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Not Now

The Southwestern Historical Quarterly, Volume 51, July 1947 - April, 1948

aour ohi reggs of Zexas
HERE were four early settlers in Texas, in the period of
1820-1856, who bore the name John Gregg. So far as is
known from available records, each of them signed him-
self simply John Gregg, using no middle name nor initial by
which one of them might be distinguished from another.
The appearance in the annals of Texas of these Greggs with
identical Christian names has caused some confusion in the minds
of Texans who have found it difficult to place each of them in
his proper period and role. It is the purpose of this account,
therefore, to severalize these four Johns of the Gregg family, and
to remove, at least to some extent, the current misapprehensions
of their identity, relationship, and participation in Texas history.1
The earliest John Gregg in Texas, and one of the earliest Gregg
settlers in the Southwest, is known variously as John Gregg of
Hopkins County, of Sulphur Fork Prairie, and of Sulphur Bluff.
He died near Sulphur Bluff on October 3, 1849, at the age of
approximately sixty-nine years and after a residence in Texas of
IIn the preparation of this article, the writer has drawn widely from primary
and secondary sources. Several of the sources are cited in the footnotes, but the
cited sources by no means represent the full scope of the research work, or the.
available records, combined in the family history of these Greggs.
Special acknowledgment is due to several persons and institutions for courteous
assistance. For aid in obtaining records the following have been of 'more than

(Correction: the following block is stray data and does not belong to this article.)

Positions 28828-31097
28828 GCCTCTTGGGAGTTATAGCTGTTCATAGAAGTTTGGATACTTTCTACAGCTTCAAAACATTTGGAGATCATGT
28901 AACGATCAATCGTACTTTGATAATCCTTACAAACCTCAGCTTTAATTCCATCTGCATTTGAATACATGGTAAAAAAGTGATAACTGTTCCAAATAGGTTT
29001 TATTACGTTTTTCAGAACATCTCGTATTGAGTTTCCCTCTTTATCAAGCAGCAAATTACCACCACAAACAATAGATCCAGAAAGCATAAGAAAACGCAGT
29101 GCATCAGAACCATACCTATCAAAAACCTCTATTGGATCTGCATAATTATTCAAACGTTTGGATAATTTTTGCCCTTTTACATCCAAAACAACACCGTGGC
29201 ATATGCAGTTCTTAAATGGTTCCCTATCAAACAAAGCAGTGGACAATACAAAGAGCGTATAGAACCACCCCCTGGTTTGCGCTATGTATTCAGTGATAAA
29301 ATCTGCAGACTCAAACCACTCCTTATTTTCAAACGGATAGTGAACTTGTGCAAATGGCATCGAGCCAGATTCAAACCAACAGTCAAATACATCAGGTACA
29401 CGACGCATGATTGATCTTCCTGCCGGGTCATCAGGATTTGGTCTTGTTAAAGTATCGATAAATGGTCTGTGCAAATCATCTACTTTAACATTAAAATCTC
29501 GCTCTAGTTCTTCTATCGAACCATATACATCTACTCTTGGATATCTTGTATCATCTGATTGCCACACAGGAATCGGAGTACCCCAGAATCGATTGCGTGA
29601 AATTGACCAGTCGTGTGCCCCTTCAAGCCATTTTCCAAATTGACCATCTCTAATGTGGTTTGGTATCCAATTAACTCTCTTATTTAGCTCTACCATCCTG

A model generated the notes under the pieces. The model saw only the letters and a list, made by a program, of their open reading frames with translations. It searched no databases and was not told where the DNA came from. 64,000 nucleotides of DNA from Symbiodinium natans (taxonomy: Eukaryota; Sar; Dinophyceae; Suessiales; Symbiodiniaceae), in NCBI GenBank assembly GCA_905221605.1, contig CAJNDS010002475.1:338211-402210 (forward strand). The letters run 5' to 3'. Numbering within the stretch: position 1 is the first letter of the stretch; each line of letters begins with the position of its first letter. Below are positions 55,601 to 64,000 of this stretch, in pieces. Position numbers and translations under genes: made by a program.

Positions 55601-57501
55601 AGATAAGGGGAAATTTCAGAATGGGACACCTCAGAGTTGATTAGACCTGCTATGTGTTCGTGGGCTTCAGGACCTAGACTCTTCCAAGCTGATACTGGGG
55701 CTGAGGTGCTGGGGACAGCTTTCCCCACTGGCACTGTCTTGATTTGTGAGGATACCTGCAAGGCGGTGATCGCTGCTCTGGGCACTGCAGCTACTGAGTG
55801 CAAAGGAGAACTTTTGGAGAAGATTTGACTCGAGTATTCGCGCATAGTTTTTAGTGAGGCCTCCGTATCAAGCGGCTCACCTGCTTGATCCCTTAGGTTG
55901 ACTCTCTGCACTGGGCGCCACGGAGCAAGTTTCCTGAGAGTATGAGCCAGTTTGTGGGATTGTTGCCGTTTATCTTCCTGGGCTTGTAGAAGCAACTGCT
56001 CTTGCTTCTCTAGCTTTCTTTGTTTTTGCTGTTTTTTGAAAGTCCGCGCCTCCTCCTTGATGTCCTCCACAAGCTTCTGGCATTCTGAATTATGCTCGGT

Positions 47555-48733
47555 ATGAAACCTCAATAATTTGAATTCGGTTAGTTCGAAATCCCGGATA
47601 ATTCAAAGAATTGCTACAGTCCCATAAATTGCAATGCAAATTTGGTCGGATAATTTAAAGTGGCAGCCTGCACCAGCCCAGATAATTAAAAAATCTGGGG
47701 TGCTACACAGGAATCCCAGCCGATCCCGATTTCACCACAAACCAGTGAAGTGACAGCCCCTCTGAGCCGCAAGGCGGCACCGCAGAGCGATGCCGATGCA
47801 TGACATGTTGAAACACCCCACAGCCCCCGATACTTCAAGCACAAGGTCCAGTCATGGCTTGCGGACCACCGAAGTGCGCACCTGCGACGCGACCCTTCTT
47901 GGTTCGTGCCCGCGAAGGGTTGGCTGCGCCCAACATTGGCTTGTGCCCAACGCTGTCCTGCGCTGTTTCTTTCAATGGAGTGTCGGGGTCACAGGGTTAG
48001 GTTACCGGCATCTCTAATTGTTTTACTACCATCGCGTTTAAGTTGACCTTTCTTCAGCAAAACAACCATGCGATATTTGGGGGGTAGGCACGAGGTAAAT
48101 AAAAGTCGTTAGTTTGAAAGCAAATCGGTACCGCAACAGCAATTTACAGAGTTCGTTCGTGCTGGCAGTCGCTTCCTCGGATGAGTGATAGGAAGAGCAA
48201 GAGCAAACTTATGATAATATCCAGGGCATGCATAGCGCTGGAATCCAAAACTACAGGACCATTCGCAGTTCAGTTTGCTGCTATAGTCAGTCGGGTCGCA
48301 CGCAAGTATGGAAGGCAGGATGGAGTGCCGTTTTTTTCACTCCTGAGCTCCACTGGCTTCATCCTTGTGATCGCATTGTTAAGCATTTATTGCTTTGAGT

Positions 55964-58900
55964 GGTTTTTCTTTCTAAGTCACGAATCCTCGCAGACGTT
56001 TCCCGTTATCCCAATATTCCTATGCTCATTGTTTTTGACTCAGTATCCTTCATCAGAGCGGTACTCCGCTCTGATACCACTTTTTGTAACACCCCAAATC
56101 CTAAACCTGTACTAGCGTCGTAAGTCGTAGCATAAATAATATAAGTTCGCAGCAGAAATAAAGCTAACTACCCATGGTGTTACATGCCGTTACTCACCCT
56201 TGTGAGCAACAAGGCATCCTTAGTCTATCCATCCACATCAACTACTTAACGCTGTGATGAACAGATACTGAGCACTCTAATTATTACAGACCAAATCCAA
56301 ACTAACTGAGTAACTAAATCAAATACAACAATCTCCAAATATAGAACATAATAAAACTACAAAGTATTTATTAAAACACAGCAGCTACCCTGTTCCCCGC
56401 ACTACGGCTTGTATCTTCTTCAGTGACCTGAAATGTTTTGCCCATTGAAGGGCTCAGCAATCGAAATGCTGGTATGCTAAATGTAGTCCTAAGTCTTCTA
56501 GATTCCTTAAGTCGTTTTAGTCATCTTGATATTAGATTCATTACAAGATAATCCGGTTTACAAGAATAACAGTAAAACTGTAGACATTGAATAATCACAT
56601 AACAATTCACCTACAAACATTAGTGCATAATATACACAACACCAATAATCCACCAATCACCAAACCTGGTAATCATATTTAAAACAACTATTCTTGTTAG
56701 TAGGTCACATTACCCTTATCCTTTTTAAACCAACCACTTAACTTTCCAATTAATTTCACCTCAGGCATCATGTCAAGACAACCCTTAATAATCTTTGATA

passing helpfulness:
Mrs. Marie Bankhead Owen, director, and the Alabama Department of Archives
and History; Miss Harriet Smither, state archivist, and the Texas State Library
and Archives; Mrs. Guy Blount, Stephen F. Austin State Teachers College, Nacog-
doches; Mrs. Hoxie H. Thompson (Goree Gregg Thompson), Trinity; Mr. Frank
Gregg, Birthright, Texas; Mrs. Henry W. Samford (Alice Ezell Samford), Alberta,
Virginia; Mrs. Louise P. Bosworth, a granddaughter of Endymion Baker Gregg's,
New York City; Mrs. Alice Wallace (Mrs. W. E. Wallace), Shreveport, Louisiana;
Dr. William C. Cumming, Marshall, Texas; the Shreve-Memorial Library and
Miss Virginia Walker of the staff, Shreveport, and the Hill Memorial Library,
Louisiana State University; the photostatic departments of the Library of Congress,
Virginia State Library, and the Historical Society of Pennsylvania.
For the use of certain of the Gregg and Wilson family papers, Mr. George Gregg
Dimick, Shreveport, Louisiana; for the loan of valuable maps of early Texas, Mr.
Lawrence Foster, Tuscaloosa, Alabama; and for certain family data, Dr. W. A.
Evans, Aberdeen, and Rev. J. Lundy Sykes, Macon, Mississippi.

Texas State Historical Association. The Southwestern Historical Quarterly, Volume 51, July 1947 - April, 1948. Austin, Texas. The Portal to Texas History. Accessed April 29, 2016.

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